Government Shutdown Halts Small Business Lending: Biz2Credit Small Business Lending Index for Oct. 2013 Reports Significant Drop in Loan Approval Rates at Banks
Small Bank Approval Rates Fall Below 50%, Alternative Lending Thrived as Borrowers Scrambled for Capital in October
NEW YORK, NY, November 12, 2013 - The government shutdown in October had a significant negative impact on small business lending, according to the Biz2Credit Small Business Lending Index, a monthly analysis of 1,000 loan applications on Biz2Credit.com.
Small business loan approvals at big banks ($10 billion+ in assets) dropped to 14.3% in October 2013, which is nearly 20 percent lower than its loan approval rates of 17.5% in September 2013. Additionally, loan approval rates at small banks dropped from 50.1% in September to 44.3%, which marks the lowest approval rate since August 2011.
Further, credit unions, which had been on the lending rebound prior to the government shutdown, experienced a 4% decrease in approval rates in October 2013. Lending approval rates at credit unions fell to an all-time Index low of 43.4% in October from 45.40% in September.
"SBA loan approvals stalled because the agency was not working for three weeks. Similarly, non-SBA could not be processed during the government shutdown because the IRS was shut down," said Biz2Credit CEO, Rohit Arora who oversaw the research.
"Banks could not acquire income verification from the IRS during the shutdown, which is needed to approve many loan requests," continued Arora, one of the nation's top experts in small business finance. "A major backlog of SBA loans from the shutdown will take months to process, and the debt ceiling debate could negatively impact small business lending even further in the coming months."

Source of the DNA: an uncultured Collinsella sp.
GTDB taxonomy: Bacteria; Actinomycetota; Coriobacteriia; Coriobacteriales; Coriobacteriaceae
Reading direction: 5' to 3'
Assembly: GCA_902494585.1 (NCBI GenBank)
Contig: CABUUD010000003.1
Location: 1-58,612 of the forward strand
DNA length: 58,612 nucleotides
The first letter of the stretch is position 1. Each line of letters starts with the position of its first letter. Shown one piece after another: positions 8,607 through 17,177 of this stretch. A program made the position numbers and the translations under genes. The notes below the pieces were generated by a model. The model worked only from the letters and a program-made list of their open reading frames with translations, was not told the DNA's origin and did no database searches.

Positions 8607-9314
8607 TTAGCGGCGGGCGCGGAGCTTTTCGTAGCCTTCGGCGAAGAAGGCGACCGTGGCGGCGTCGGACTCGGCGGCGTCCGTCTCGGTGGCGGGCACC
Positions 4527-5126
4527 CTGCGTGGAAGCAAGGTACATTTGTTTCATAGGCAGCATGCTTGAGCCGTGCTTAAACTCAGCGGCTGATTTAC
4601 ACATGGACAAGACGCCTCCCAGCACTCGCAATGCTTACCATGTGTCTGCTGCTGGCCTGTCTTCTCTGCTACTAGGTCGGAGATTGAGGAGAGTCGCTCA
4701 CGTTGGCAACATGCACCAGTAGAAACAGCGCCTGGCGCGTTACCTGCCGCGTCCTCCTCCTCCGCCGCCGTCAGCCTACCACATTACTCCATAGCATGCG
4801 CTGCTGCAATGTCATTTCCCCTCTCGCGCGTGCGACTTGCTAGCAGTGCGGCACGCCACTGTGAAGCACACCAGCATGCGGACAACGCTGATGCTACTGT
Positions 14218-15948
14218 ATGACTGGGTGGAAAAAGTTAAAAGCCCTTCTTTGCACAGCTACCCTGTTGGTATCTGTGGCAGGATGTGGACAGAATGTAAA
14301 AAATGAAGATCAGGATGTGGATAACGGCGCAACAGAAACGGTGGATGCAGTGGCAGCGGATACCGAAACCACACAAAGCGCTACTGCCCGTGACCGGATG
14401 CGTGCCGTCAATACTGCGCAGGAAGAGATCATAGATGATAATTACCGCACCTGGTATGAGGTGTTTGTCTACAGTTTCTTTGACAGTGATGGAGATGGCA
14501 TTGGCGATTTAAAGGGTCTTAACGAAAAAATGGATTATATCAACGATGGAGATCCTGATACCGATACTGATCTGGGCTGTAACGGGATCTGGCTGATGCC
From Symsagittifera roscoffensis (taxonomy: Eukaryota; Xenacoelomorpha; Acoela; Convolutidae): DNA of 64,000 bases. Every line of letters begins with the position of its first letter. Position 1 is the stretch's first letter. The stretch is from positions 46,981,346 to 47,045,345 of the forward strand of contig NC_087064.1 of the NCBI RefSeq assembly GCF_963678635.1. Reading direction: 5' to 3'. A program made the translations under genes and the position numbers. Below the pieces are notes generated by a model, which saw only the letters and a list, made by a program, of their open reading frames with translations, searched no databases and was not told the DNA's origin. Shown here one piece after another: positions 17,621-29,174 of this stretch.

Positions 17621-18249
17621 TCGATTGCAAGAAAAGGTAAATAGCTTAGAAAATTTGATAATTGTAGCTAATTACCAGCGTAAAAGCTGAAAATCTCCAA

Meanwhile, alternative lenders seized the opportunity and picked up the slack in small business lending. Approval rates by alternative lenders increased to an Index high 67.3% in October 2013, up from 63.2% the previous month.
"Small business owners were desperate for capital during the shutdown and turned to alternative lenders, who were willing and able to provide money, but at a much higher interest rate than a bank or credit union would charge," explained Arora. "The stop in the flow of capital came at a time of year when small businesses traditionally search for funding. The economy, which is still in the weak recovery phase, simply cannot sustain this kind of disruption."
Arora expects that funding approval rates will climb in November as the banking industry recovers from the shockwave of the government shutdown.
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